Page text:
Need a shot? You may have to wait
WILLMAR -- Local demand for the seasonal influenza vaccine has been so high that Affiliated Community Medical Centers has stopped scheduling appointments for people to come in and get their flu shots.
At many places around Minnesota, people might have to wait a little longer this fall to receive the seasonal flu vaccine. But health officials said Wednesday that the delay is temporary and that there should be enough vaccine for everyone who needs it or wants it.
"We're feeling that in the end, we'll be able to provide for everybody," said Jo DeBruycker, manager of the Health Learning Center at ACMC.
ACMC officials announced Wednesday that they're suspending flu shot appointments until another shipment of vaccine arrives. When that happens, some time in late October to early November, the regional multi-specialty clinic will resume scheduling for flu shot appointments.
"We'll be picking right back up and completing the people who are still waiting," DeBruycker said. "It won't be that much of a wait. We know there's more coming so we don't want people to worry."
ACMC still has some vaccine left but is using it for patients considered at high risk of severe illness or complications from influenza, she said.
"If you're high-risk and you're in for an appointment, you'll get the vaccine," she said.
So far, ACMC has given more than 18,000 doses of seasonal influenza vaccine at its 11 medical clinics.
When staff conducted an inventory check earlier this week, they realized they'd gone through more vaccine than anyone anticipated, DeBruycker said.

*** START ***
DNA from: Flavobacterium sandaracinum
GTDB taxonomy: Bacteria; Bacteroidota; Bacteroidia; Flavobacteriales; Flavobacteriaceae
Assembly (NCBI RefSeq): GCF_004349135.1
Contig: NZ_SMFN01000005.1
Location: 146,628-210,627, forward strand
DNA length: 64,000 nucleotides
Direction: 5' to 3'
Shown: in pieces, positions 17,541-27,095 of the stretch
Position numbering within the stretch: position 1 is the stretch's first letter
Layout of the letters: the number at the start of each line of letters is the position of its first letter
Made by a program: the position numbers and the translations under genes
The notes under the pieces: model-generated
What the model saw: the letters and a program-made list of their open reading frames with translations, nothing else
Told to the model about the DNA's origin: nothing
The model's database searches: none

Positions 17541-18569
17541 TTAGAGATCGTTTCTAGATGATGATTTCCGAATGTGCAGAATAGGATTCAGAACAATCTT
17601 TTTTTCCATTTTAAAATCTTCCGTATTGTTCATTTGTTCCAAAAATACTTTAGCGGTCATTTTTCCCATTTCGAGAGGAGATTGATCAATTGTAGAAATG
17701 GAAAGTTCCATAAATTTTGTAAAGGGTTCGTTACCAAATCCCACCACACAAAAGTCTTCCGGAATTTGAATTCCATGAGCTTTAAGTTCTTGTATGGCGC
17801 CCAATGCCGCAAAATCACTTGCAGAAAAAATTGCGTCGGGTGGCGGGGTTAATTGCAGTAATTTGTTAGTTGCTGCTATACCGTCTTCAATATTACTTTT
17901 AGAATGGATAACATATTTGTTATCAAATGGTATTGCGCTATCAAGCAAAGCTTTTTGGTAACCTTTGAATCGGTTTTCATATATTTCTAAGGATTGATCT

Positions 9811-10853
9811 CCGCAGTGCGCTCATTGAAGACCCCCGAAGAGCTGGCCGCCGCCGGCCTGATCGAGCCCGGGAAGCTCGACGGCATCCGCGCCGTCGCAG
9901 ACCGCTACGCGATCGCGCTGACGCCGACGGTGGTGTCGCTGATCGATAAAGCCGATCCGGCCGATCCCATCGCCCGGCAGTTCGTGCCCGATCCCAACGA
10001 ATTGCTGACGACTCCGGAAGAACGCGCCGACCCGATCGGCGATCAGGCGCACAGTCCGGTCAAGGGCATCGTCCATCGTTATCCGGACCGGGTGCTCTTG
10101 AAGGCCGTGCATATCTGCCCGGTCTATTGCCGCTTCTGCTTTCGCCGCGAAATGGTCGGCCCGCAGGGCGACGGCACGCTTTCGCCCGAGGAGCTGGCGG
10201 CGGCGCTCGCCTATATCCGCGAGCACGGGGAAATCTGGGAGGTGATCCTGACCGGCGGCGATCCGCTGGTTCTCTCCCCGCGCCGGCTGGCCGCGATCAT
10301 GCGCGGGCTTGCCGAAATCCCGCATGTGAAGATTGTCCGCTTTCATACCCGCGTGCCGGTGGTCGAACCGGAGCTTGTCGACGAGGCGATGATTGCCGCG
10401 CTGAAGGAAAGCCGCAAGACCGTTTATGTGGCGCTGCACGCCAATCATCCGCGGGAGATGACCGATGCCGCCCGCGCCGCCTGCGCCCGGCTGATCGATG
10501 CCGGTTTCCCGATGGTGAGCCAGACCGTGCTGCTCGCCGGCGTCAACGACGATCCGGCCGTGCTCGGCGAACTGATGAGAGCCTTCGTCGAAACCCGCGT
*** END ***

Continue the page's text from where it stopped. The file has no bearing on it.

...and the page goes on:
"We've had an enormous response this year," she said. "This has been unprecedented."
Several medical providers around the state have already used up their initial supply of seasonal flu vaccine, while others are still waiting to get their first shipment, Minnesota Department of Health officials said Wednesday.
"So many Minnesotans have been responding to our calls to get vaccinated early for seasonal influenza this year that the supply in the pipeline hasn't been able to keep up with the demand," said Kristen Ehresmann, director of the infectious disease, epidemiology and control division for the state Health Department.
More vaccine is on the way, "so keep checking back with your provider to find out when they will have it," she said.
Health officials have been pushing the seasonal flu vaccine especially hard this year because of the novel H1N1 influenza virus, also known as swine flu, that has been circulating since spring.
Getting a seasonal flu shot is seen as an important first defense against the influenza that normally hits hardest during the winter months. A separate vaccine has been developed for the novel H1N1 strain; it's expected to become available in Minnesota in mid-October.
Health officials say it's safe for people to receive both the seasonal flu and H1N1 vaccines at the same time.
It's actually normal for the seasonal flu vaccine to be given later in the fall, DeBruycker said. But manufacturers have made it available earlier this year so the health care system can focus in October on vaccinating against novel H1N1.
For those who don't want to wait a few more weeks to receive their shot for seasonal flu, the pharmacies at Cub Foods and Walgreen's are both offering the vaccine.
Randy Krogmann, manager of Walgreen's, said the store began administering flu shots at the end of August and will continue at least through the end of September.
"We've been getting quite a few people coming in," he said.
Hours for the flu shot clinic at Walgreen's are 10 a.m. to 4 p.m. daily.
At Cub Foods, flu shot clinics started last week. Hours this week are 2 to 8 p.m. today through Friday and 10 a.m. to 4 p.m. Saturday. Cub also will offer flu shots from 2 to 8 p.m. Oct. 7, 8 and 9, and from 10 a.m. to 4 p.m. Oct. 10.